Sal Ferro Seeks Huntington Town Board Seat

Businessman Sal Ferro has an extensive list of goals he’d like to accomplish if he’s elected as a Republican to the Huntington Town Board.
As the CEO of Alure Home Improvements, he has maintained a belief in fiscal conservatism. “It’s real important to me that we watch every penny. In doing that, we’re being responsible. I feel that I’m an advocate for citizens when I take that position.”
On some of the issues facing Huntington:
He said the frequent opposition heard in Huntington to various building projects labeled as overdevelopment requires a nuanced understanding of the term.
“It means something different to different people. Some are going to say buildings are too high, or there’s too much building going on. Each and every project has to be looked at.”
He said zoning laws should be reviewed, and that his experience as CEO of Alure Home Improvements gives him a unique skill set to deal with certain problems related to zoning. “We can’t completely say goodbye to investment. And while respecting zoning laws, have we done zoning the right way? Should we have some adjustments?¬†
“For example, how do we make zoning changes in an office park, possibly make changes to create a hub, such as Hauppauge has? Each part of Long Island is growing into its own. Part of what i’m trying to do is helping Huntington exceed our potential. We can look at our potential. We should be more than just this great town with a great downtown We have great arts and culture here, and a wonderful waterfront and a regional medical center. How do we continue to tie it together? We can’t really do much if we don’t have the proper infrastructure,” mentioning the lack of adequate sewering as one issue.
“We are partnering with Suffolk County (on sewers), which appears to be working in the right direction,” he said.
He also said that departments in Town Hall, such as the Building Department that was the subject of many complaints during the Covid-19 shutdown, need streamlining and help.
“That department is near and dear to me, and there are good people in that department. It went from 0 to 60 when they had to shut down during Covid, and got hit with quite a bit of work,” he said. They need some upgrading,” Ferro said, noting that worked with the Town of Hempstead to improve its operations a member of an advisory committee.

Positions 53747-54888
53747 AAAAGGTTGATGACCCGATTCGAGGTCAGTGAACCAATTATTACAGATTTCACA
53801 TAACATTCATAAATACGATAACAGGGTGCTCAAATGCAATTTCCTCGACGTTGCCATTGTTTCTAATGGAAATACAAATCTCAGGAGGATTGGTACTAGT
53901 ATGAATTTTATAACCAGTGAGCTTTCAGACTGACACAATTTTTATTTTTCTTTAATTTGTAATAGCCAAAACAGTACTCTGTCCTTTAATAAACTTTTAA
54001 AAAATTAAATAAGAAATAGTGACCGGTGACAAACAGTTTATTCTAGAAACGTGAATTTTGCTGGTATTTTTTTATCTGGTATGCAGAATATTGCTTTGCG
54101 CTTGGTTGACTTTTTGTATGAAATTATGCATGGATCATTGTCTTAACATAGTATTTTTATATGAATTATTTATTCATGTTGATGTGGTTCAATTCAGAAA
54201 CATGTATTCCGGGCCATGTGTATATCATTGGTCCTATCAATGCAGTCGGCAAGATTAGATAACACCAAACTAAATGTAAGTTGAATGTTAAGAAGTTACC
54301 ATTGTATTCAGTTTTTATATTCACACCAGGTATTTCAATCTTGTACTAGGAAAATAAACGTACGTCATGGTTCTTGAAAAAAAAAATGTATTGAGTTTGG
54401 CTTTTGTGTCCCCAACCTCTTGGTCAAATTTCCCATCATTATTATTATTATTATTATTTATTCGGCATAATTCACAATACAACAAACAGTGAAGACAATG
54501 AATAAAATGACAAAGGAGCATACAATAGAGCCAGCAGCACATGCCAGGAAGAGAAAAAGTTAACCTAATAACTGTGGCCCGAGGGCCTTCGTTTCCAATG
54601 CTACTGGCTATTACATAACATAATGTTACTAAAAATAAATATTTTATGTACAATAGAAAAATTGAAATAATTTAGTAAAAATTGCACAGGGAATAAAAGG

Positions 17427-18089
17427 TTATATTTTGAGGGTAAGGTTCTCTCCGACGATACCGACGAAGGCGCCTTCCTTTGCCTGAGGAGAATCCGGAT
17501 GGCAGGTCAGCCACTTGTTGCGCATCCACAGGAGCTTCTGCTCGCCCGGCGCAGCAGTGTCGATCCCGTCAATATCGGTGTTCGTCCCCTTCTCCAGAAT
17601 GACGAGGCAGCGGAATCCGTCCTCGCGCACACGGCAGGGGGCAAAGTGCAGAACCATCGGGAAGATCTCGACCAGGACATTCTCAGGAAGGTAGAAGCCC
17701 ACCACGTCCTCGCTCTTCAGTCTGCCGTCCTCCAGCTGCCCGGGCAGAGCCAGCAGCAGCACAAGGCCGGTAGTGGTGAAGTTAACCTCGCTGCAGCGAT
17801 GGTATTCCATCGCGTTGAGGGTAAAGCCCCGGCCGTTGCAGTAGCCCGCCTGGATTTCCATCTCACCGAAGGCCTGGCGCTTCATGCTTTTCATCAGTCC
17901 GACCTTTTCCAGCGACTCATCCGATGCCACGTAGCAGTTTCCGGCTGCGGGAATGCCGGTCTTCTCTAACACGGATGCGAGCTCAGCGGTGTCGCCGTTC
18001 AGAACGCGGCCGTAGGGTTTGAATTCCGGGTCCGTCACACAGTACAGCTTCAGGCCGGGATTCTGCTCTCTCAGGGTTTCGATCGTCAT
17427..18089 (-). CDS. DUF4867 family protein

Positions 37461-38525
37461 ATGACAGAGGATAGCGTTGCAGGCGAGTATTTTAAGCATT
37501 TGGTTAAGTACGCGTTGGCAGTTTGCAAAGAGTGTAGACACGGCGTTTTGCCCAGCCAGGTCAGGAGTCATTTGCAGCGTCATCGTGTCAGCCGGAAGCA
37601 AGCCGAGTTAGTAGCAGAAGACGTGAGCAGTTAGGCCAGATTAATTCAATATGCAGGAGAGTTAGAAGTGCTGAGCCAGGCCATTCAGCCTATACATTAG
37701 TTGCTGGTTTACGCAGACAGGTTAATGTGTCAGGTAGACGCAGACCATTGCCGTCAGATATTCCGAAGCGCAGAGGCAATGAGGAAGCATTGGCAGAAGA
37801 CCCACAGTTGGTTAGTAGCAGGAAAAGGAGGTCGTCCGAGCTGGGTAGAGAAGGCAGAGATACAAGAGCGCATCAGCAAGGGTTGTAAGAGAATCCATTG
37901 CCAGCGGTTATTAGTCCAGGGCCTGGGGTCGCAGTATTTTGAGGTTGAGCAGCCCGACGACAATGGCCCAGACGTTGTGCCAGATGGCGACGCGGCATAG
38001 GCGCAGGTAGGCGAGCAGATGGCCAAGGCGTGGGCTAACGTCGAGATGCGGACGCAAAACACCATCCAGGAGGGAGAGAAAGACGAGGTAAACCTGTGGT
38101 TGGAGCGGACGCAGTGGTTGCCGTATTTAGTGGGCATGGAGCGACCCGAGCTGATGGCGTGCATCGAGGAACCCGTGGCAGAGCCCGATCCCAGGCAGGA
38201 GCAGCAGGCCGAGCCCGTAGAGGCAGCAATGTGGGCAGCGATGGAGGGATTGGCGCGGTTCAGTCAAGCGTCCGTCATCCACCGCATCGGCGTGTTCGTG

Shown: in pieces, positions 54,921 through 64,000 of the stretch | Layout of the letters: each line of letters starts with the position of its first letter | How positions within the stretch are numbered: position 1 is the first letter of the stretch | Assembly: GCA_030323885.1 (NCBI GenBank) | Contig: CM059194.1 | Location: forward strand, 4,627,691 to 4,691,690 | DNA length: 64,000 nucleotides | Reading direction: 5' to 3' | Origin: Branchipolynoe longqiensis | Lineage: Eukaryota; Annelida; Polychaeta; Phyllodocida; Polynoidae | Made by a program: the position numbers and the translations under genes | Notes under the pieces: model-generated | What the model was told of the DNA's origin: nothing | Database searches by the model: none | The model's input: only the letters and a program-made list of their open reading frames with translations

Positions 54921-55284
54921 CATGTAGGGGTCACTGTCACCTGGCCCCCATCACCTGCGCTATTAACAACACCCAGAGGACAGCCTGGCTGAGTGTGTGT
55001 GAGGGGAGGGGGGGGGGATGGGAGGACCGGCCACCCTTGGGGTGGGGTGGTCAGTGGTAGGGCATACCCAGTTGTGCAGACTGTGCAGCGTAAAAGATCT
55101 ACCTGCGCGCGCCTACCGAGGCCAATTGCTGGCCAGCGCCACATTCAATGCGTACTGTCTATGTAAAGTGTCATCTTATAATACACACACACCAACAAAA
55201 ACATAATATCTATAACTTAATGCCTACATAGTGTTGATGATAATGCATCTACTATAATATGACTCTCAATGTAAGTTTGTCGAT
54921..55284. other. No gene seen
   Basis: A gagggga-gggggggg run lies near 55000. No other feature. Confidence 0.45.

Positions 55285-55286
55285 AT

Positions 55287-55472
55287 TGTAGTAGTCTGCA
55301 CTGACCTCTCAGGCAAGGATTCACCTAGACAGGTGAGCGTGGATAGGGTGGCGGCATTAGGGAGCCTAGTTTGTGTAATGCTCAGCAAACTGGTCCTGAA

He said making government working well requires leadership and a culture of care, involving improvements in systems, processes, tools and technology and a policy to treat people like customers.
He said he had heard from long-term town employees who said they hadn’t seen an elected official in 15 years.
A sign of a good leader, he said, was that they’d recognize that there’s room for improvement, that a change is needed but “don’t always throw people under the bus.”
He also said that appointed town jobs “should be going to the most qualified person regardless of the lettter after that name. This is something i believe in, and something I said when I was screened and I hope the Democrats believe in the same thing.”
In his business, “If I put somebody¬† a postion because they were somebody’s kid, I’d be out of business. I have to put in the people who are qualified.
Asked about the town’s preparedness for the next crisis, he said, “I can tell you as a citizen that when things got bad, we seem to shut down. We seem to be getting tougher storms,” and said he wanted to know more about how connected the town is with the Federal Emergency Management Agency, as well as know more about t what the town’s disaster plans are.
He also said that he’s a strong proponent for public safety and that “walking outside in your neighborhood should be a right. In some areas, it’s a privilege.”
Dealing with drug addiction and overdoses across all socioeconomic levels, including providing Narcan training and supporting treatment programs, is also an issue he supports.

On why and how he’s running, he said, “Honest and credibility–I stick to these two things. I am going to win or lose my way, and Huntington wins no matter who gets chosen. Obviously I think I am the most qualified. I chose a path of civility,” he said. “There’s not a bad bone in Joe Schramm or Jen Hebert,” He said of his Democratic opponents. “Am I going to rip someone apart because of politics? No.”

Residents should vote to “hire the most qualified, not the lesser of two evils,” he said. “We want to represent our town.”

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